Flexibility in adviser technology has never been more important. With the double whammy of RDR and the global economic turmoil, businesses are realising that they need much more from their chosen software provider than ever before. This refers in equal measure to requiring constantly evolving functionality from software platforms and also ensuring the flexibility of the software provider to work with the adviser without the necessit of tying in to multi-year contracts.
If a business is tied in to a long-term contract with a core software solution (that is, running front, middle and back office) and that software does not work out, the adviser could be left in a precarious position.
Suppliers also need to make sure that they make money from a business relationship but surely this would be achieved anyway if they were delivering real value into the advisory businesses? If the solution is good enough, there should be no need for long-term contracts.
Turning to the software itself, advisers need to be able to bend and manipulate the way the software works in a cost-effective way. It also means that advisers need to be able to get data out in real time and slice and dice it however they want without the need for an expensive development function.
Historically, both these areas could be managed via bespoke work carried out by service providers. However, this has
generally proved to be neither cost-effective nor timely. Contemporary software solutions and providers work in very different ways through the combination of three areas.
1: Build your own screens
Advisers should be able to add additional fields to core records (for example, clients, policies, fees) and be able to alter the way the screen is displayed. They should be able to provide different views for different users and also create validation rules which ensure that the data provided meets the minimum standards required as an organisation.
2: Build your own management information
Live access to data and the ability to manipulate it easily is essential for any adviser to run their business. This should include any custom-built fields and allow for easy aggregation of relevant information, which should also be made available in different formats to different users. These reports should be capable of sitting in Dashboards. Again, developer experience should not be required to build these reports.
3: Build your own workflow
Under TCF guidelines, it is incredibly important that adviserscan demonstrate their ability to deliver service to clients in a consistent and guaranteed manner. More than that, this is vital to keeping clients and ensuring that they get the very best advice. Advisers should be able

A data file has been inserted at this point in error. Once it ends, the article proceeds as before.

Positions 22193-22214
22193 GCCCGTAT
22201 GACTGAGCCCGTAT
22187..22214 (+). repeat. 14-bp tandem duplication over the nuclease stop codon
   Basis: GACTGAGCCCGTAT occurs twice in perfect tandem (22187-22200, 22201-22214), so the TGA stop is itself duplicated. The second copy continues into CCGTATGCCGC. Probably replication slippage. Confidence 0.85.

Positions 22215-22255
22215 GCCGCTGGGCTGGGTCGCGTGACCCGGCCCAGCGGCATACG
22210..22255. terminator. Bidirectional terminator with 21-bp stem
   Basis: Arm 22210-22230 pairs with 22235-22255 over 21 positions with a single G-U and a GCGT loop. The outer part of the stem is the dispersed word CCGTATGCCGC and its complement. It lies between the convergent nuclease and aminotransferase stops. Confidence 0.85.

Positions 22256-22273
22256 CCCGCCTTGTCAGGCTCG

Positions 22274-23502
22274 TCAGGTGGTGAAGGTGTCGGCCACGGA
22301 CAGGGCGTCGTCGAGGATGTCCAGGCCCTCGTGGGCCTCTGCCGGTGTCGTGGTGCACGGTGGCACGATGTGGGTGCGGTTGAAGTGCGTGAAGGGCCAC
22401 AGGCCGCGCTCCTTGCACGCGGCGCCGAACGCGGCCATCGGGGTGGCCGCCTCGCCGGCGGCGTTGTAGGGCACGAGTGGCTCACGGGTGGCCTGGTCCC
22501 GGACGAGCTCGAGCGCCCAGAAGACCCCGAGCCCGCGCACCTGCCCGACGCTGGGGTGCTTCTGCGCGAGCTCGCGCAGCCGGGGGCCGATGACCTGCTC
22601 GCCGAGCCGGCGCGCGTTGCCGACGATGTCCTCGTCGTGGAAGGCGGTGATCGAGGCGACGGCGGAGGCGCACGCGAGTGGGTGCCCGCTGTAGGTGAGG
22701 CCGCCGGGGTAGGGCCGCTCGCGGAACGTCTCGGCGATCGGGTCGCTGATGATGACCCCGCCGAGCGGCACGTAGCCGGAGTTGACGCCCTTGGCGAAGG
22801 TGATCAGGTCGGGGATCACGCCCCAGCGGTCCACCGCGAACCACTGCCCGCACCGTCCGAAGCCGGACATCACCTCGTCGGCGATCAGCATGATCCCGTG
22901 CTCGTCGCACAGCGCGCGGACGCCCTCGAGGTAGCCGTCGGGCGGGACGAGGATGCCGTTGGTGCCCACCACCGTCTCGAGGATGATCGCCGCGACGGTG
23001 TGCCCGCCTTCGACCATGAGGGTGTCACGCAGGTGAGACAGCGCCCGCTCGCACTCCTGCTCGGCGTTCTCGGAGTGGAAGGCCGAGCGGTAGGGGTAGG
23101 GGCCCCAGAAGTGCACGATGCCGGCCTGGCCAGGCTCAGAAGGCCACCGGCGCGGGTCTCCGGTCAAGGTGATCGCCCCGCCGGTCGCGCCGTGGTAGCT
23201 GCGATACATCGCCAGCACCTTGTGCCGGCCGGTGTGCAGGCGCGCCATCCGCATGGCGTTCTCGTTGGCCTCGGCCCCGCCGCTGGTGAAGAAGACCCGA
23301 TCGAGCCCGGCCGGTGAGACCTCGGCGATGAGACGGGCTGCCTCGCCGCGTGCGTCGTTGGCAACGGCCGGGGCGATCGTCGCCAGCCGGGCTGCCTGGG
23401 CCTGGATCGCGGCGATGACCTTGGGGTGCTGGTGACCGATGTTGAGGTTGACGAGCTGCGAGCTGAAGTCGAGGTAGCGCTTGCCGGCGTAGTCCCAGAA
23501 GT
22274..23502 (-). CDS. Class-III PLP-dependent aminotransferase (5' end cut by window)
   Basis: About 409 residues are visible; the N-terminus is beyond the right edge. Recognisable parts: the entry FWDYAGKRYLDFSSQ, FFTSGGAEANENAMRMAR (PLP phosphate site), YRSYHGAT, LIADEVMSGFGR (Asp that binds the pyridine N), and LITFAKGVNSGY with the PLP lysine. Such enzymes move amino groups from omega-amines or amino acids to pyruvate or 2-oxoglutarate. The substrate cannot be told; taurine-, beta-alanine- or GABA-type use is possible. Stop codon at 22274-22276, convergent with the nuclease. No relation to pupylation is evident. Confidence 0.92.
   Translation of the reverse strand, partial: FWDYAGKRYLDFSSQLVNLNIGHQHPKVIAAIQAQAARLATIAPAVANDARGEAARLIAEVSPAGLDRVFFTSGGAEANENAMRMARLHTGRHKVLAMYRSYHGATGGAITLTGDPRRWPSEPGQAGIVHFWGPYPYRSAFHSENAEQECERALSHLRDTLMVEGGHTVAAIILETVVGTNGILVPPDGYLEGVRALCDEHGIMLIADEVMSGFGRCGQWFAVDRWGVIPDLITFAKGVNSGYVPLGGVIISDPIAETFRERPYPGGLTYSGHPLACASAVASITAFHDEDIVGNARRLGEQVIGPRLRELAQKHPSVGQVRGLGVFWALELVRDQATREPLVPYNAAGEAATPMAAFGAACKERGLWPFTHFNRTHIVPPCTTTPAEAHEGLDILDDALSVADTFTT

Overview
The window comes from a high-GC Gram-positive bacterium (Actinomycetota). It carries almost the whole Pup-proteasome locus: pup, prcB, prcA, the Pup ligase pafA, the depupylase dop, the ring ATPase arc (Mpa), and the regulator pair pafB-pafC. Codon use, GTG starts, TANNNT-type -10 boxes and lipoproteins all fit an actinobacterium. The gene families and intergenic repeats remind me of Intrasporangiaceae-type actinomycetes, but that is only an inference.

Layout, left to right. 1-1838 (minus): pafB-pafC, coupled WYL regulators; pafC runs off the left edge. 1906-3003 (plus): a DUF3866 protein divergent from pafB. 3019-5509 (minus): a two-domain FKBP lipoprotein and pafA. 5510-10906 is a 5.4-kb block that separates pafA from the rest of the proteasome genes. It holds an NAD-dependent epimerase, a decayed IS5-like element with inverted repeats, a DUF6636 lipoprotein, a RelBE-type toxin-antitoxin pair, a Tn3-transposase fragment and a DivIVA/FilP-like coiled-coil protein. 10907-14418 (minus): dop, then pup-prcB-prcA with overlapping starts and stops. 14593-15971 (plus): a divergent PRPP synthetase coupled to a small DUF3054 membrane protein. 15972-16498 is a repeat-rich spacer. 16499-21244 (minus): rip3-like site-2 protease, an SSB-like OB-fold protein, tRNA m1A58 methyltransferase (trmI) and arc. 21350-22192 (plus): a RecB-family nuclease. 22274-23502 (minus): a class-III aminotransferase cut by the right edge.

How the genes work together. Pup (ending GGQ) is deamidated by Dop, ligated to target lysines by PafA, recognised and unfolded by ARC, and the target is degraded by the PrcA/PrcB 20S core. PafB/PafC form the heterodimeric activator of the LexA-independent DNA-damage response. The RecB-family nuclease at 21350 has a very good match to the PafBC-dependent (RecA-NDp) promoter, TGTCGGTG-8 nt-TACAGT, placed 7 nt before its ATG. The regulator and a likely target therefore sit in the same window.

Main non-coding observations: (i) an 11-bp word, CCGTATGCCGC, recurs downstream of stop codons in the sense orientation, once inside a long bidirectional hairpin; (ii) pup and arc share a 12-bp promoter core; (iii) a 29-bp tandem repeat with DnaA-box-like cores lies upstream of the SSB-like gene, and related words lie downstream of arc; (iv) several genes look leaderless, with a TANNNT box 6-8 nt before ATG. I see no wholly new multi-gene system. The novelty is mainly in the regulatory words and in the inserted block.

to build workflows that automatically deliver these services cost-effectively. This will require decision trees, document automation and systemmanaged business rules.
Advisers should therefore be looking for software platforms that allow them to manage the above at no additional cost, either ongoing or one-off. If so, they will be firmly in control of how their business adapts to the changing market over the next few years.
Nick Eatock, Chief executive officer, IntelliFlo
The click of time
Case study Concept Financial Planning
Concept Financial Planning has been using IntelliFlo’s Intelligent Office since Concept’s launch in 2007. The group adopted Intelligent Office as itsback-office system to support its RDR compliance initiatives. It aims to get full value from the system by putting in as much information as possible, enabling it to produce management information quickly and efficiently for commission, TCF and regulatory reporting purposes.
Concept also requests that product providers feed information directly into the system so it has up-to-date valuations and information on clients’ plans. This transforms a notoriously labour and time-intensive task into a couple of clicks of a button and gives access to the most up-to-date information for clients.
The facility to auto- match commission has also proved useful. Concept now auto-matches up to 83 per cent of commission and this figure is rising rapidly. This enables advisers to focus on their clients rather than time-consuming administration.